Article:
Thursday, May 16, 2019
The Oakland A's plan to build a new stadium along the waterfront and leave the Coliseum got a big boost Monday from Commissioners who oversee the Port of Oakland. Commissioners signed off on a deal that would let the ball club perform environmental studies and seek permits to build the privately financed ballpark at Howard Terminal. Story Assemblyman Rob Bonta is author of AB 1191 that would facilitate a land swap to allow the project. His bill authorizes the State Lands Commission (SLC) to enter into a land exchange for the Howard Terminal Property in the City of Oakland. This bill declares provisions do not limit the authority of the San Francisco Bay Conservation and Development Commission (BCDC) to review any project at the Howard Terminal Property.
Sacramento County supervisors approved a fee plan that would allow development on thousands of acres to get underway. The proposed fee structure, which would require two Board of Supervisors approvals, would charge $26,625 for each housing unit built in a zoned density of five per acre, $17,889 for units built in a zoned density of 20 units per acres, and $29.55 per square foot for commercial developments. Story
Newsom Budget Includes Bold Spending, Fiscal Guardrails Five months into his first term as California governor, and a week ahead of schedule, Governor Gavin Newsom rolled out his "May Revise" budget. The May Revise reflects state revenue projections based on tax receipts and spending adjustments from the governor's January budget proposal, taking into account projected revenues. While the May Revise proposes an expansion of funding in many areas, including education, healthcare and public safety, Governor Newsom strikes a cautionary tone and a mindful approach to the likelihood of a potential recession. More
Repair of Fractured Girders Complete at Shuttered Salesforce Transit Center The repair of two fractured girders spanning Fremont Street and the reinforcement of twin girders spanning First Street are complete at the beleaguered Salesforce Transit Center in San Francisco. More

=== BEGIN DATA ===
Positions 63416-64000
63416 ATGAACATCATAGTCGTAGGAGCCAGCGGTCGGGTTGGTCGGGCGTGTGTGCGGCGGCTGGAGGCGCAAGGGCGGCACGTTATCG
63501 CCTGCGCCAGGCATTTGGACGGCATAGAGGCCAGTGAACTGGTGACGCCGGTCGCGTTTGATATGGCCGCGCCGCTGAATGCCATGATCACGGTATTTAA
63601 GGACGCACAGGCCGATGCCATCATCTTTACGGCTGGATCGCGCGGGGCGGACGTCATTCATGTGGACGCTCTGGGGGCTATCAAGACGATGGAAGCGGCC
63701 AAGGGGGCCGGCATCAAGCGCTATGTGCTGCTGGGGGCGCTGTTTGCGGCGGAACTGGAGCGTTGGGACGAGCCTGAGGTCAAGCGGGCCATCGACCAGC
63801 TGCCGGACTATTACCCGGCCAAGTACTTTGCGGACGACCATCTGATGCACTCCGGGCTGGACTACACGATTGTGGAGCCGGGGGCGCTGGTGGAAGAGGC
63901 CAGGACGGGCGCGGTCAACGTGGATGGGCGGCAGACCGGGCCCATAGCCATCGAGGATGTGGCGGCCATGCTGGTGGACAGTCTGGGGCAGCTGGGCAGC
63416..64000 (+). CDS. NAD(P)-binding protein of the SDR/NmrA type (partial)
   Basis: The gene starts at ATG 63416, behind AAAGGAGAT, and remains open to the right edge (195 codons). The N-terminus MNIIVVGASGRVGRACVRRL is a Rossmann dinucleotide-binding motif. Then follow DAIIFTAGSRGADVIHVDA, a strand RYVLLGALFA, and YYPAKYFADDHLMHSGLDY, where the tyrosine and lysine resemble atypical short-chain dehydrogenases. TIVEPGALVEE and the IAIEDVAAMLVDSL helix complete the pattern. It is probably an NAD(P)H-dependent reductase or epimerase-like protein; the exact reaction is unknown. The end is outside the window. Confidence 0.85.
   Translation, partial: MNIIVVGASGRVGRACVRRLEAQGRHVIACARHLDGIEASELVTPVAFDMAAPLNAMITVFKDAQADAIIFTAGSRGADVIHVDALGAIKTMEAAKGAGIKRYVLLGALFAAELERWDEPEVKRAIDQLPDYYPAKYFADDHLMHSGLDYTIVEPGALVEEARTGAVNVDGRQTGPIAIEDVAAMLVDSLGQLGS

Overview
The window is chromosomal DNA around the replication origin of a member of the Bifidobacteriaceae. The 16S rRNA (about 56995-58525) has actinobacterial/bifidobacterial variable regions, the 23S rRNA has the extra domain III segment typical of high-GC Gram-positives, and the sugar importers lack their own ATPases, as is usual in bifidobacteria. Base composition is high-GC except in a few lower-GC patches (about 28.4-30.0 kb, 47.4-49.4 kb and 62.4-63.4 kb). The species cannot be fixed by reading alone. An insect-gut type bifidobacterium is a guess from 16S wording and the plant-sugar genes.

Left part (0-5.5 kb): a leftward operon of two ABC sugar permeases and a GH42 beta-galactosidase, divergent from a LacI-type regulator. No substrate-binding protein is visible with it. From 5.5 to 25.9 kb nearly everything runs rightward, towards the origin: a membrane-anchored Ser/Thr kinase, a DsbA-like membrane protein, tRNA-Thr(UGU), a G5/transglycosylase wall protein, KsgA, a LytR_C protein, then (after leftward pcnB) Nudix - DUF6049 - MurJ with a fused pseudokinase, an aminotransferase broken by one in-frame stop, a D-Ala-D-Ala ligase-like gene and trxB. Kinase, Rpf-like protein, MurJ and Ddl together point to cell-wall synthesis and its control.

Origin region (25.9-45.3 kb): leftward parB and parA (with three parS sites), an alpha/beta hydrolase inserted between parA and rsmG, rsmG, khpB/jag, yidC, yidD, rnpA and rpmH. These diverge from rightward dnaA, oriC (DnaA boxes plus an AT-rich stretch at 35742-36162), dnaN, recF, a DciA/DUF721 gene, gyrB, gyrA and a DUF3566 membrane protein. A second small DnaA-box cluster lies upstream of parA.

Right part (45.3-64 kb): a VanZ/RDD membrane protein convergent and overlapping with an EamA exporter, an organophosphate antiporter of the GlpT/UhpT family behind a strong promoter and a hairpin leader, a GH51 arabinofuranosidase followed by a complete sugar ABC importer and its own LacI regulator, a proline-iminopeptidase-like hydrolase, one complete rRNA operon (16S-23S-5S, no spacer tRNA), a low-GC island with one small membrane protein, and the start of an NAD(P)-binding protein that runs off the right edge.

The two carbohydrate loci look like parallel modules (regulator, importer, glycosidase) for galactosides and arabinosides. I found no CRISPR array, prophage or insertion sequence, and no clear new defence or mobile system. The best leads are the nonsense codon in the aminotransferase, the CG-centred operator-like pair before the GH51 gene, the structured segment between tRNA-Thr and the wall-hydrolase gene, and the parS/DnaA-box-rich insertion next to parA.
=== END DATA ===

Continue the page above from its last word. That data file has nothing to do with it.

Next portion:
Weakling or bully? The battle over CEQA, the state's iconic environmental law Inside the Capitol's corridors and pro-development quarters around the state, CEQA is increasingly disparaged as a villain in the state's housing crisis. It's characterized as a litigation lever that allows citizens-and even labor unions and business rivals-to sue or threaten to sue, obstructing direly needed housing projects on thin environmental pretenses. The Legislature is considering a handful of bills to loosen CEQA's rules, something former Gov. Jerry Brown-often stymied in his modest efforts to do so-labeled "the Lord's work." New Gov. Gavin Newsom, to fulfill his hyper-ambitious quota of new housing construction, has called for fast-tracking judicial CEQA review of housing, similar to that granted sports teams building stadiums. The politically potent State Building and Construction Trades Council signed a January letter defending CEQA, although it's been negotiating on a housing plan that could include CEQA relaxations. More
Former manager of $3.3B school construction bond in California files whistleblower complaint The fired manager of the Los Angeles Community College District's $3.3 billion construction bond program has filed a whistleblower complaint, claiming that he was let go in retaliation for publicly raising questions about management and other problems with the program, the Los Angeles Times reported. More
Equal Protection Eight home health care workers sued the Trump administration in the Northern District of California to block a new rule that bars their union, SEIU, from deducting dues from their Medicaid paychecks automatically. The lawsuit follows another challenge Monday by five Democratic attorneys general. The rule is set to take effect in July. The workers in the case argue that the new federal rule violates their First Amendment right to free association and the Constitution's Equal Protection Clause. "It's outrageous that home care workers like me are being singled out," said Camille Christian, a home care worker from Alameda, California. "This rule tries to prevent us from using payroll deduction for any purpose, even to contribute to our healthcare or for transportation costs or to support our union. How would you feel if the government told you how to spend your wages?" I wonder if SEIU would side with us on our suit alleging an equal protection claim against SB 954?